Ferndene Gorge State Reserve is nestled between the foothills of the Dial Range, six kms south of Penguin. It is one of the region’s best kept secret places. We have lived in this region for over twelve months now and didn’t even know it existed. One day we happened to come across Ferndene Gorge by chance while driving along Ironcliffe Road. What a hidden treasure it is, and so easy to get to.

Ferndene - Dial Range Walking Tracks

Ferndene Gorge State Reserve (photo by Michelle Kneipp Pegler)

Ferndene Gorge State Reserve

by Michelle Kneipp Pegler

Turning off Ironcliffe Road at the Ferndene Gorge State Reserve’s bright blue sign, you enter the attractive, shady picnic area. There is plenty of parking, a well maintained toilet block, bar-b-que, outside picnic tables and under-cover picnic tables. It’s a great spot for a picnic lunch or early morning breakfast while listening to the many bird calls that sound out around this forest reserve.

Ferndene - Gorge State Reserve

Ferndene Gorge (photo by Michelle Kneipp Pegler)

Ferndene - State Reserve Facilities

Ferndene State Reserve: Penguin (photo by Michelle Kneipp Pegler)

Mining Features, Man Ferns and Magical Fauna

Just off to the left of the covered picnic area and over a little bridge is the walk to Thorsby’s Tunnel, an old silver mine shaft. You will also pass Brownings Tunnel along the way; both are left over from bygone mining days. This is a very pleasant and easy walk, with just one gentle incline mid-way along the track.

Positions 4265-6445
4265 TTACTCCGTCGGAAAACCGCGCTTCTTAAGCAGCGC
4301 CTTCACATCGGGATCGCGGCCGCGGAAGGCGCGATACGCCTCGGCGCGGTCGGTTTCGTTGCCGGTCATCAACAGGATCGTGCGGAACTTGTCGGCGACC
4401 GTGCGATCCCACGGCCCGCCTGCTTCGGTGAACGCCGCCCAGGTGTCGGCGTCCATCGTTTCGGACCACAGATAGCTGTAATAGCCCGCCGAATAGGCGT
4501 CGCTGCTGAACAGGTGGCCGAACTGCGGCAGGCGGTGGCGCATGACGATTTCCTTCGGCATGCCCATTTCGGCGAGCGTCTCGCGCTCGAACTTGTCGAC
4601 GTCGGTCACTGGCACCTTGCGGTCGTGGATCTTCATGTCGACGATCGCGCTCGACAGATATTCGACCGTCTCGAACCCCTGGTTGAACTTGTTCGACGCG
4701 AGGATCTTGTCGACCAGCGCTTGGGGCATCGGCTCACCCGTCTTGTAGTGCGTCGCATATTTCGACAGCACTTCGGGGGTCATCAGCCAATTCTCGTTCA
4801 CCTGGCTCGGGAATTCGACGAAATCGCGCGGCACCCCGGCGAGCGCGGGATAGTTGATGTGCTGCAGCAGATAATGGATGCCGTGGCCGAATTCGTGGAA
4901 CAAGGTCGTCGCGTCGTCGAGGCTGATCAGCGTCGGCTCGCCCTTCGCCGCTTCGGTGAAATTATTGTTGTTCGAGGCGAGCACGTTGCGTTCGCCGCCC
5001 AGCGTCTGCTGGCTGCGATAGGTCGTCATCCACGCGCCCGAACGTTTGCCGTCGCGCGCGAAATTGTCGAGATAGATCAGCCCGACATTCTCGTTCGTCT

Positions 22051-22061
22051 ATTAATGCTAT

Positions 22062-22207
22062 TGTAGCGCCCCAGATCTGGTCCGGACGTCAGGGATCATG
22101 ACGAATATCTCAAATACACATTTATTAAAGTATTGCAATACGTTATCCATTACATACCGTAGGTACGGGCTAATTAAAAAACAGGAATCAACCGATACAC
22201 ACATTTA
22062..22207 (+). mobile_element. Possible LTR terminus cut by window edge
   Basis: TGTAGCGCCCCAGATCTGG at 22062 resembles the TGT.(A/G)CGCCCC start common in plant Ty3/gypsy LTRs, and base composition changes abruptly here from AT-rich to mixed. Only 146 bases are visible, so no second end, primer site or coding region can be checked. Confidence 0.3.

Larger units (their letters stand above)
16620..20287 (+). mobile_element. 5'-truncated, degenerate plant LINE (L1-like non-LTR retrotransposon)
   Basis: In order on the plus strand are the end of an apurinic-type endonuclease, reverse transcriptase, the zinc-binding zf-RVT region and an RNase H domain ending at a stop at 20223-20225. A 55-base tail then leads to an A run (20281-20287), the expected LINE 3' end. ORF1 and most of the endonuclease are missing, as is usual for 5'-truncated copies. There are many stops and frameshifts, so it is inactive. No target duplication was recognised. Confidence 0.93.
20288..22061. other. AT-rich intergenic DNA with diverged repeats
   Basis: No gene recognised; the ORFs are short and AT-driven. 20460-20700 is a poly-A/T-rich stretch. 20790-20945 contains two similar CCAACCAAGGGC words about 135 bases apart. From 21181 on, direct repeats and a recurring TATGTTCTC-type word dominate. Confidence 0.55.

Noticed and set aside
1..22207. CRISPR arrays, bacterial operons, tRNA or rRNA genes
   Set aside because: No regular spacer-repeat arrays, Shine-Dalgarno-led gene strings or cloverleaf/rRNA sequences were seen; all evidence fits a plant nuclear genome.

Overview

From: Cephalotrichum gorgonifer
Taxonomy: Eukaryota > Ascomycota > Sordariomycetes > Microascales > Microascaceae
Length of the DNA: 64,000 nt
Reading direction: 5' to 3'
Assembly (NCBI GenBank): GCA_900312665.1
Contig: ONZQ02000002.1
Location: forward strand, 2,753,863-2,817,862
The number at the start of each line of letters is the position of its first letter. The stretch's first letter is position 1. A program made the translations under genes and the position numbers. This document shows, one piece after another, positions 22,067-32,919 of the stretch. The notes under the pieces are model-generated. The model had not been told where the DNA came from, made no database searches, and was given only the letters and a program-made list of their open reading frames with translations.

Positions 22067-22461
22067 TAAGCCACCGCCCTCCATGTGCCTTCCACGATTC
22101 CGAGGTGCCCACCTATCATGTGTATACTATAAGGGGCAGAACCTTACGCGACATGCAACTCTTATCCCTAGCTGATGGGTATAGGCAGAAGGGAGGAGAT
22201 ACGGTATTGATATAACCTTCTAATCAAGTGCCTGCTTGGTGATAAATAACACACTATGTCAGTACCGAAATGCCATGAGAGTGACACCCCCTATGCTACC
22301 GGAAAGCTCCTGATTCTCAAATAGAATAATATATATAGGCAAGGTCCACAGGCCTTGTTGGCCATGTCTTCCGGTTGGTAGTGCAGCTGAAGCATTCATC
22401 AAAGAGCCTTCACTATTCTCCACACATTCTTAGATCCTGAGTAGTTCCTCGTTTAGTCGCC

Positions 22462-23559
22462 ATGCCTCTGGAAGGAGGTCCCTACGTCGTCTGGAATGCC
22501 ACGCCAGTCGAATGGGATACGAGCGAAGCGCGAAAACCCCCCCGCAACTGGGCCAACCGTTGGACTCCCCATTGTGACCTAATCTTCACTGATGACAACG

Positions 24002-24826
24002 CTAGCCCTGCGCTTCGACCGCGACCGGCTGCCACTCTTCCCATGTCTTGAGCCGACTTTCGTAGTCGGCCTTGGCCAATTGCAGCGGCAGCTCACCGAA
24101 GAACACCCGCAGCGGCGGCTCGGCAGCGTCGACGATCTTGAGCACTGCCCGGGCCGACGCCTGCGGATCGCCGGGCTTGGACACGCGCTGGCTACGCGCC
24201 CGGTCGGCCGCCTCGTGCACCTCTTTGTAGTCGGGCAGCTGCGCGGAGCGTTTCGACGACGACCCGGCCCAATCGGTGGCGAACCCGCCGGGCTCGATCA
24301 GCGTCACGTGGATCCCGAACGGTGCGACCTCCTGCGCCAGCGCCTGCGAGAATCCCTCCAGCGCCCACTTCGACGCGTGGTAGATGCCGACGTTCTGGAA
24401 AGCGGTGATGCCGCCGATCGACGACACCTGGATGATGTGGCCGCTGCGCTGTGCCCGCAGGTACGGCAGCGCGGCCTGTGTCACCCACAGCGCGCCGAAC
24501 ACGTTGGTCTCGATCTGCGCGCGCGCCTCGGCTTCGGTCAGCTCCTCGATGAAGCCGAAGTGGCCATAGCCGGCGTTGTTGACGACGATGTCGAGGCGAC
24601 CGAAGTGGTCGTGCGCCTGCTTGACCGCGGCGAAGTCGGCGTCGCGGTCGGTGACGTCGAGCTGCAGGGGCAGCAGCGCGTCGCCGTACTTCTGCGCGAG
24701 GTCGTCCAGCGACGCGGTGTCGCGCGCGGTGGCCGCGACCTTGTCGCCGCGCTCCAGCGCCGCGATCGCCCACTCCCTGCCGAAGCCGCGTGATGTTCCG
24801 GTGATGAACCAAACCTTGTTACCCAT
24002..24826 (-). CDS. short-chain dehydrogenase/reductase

Ferndene - Thorsby's Tunnel

Thorsby’s Tunnel (photo by Michelle Kneipp Pegler)

At the start of the walk there’s a large grove of very tall Man Ferns or Tree Ferns. These stately and beautiful sentinels of the state reserve do a fabulous job guarding the entrance to this stunning walk.

Ferndene - Tree Ferns

Ferndene (photo by Michelle Kneipp Pegler)

Like so many of Tasmania’s national park and reserve walks, as you wander along you are accompanied by the sight and sound of a beautiful, clear water bush creek running parallel with the path. We encountered a few pademelons having a morning drink before they quickly scampered off with a thud of their tails.

Ferndene - Creek

Ferndene Gorge (photo by Michelle Kneipp Pegler)

Dial Range Walking Tracks

When you reach the Thorsby’s Tunnel sign, there is another walk that takes off to the right. This one goes to Mt Dial and Mt Gnomon so if you are feeling energetic you can walk on further and discover more of this interesting area. The Dial Range has a whole system of walking tracks. Depending on your fitness level and experience, you can choose…

  • Ferndene Walk (30 mins)
  • Tall Trees (45 mins)
  • Leven River (40-60 mins)
  • Mount Montgomery (2 hrs)
  • Mount Gnomon (2 hrs)

All of these are accessed via Ironcliffe Road. For more information about these walks you can purchase a Dial Range Recreation Map from the Penguin Visitor Centre across the road from the Big Penguin. If you’re after a very pretty and relaxing (but not too strenuous) walk, then Ferndene Reserve is the one for you. Very easy to get to; you don’t need a four-wheel drive and it’s not far off the Bass Highway.

Ferndene - Gorge Walking Track

Ferndene Gorge (photo by Michelle Kneipp Pegler)

There are also many interesting options in this region for the experienced walker, including the Penguin Cradle Trail. This walk starts at the Dial Range, continues through Gunns Plains and the Leven Canyon, then on to Black Bluff and Cradle Mountain. The walk follows a wide and diverse variety of landscapes along the way.

If you’re interested in doing the Penguin Cradle Trail and have bush walking experience, check out the North West Walking Club website. It has lots of interesting information about walking in this region.

Michelle Kneipp Pegler writes a blog called Leven River Farm about the ups and downs of her Good Life and occasional forays delving into the lessons of the past.

Map: Ferndene Gorge State Reserve, Tasmania

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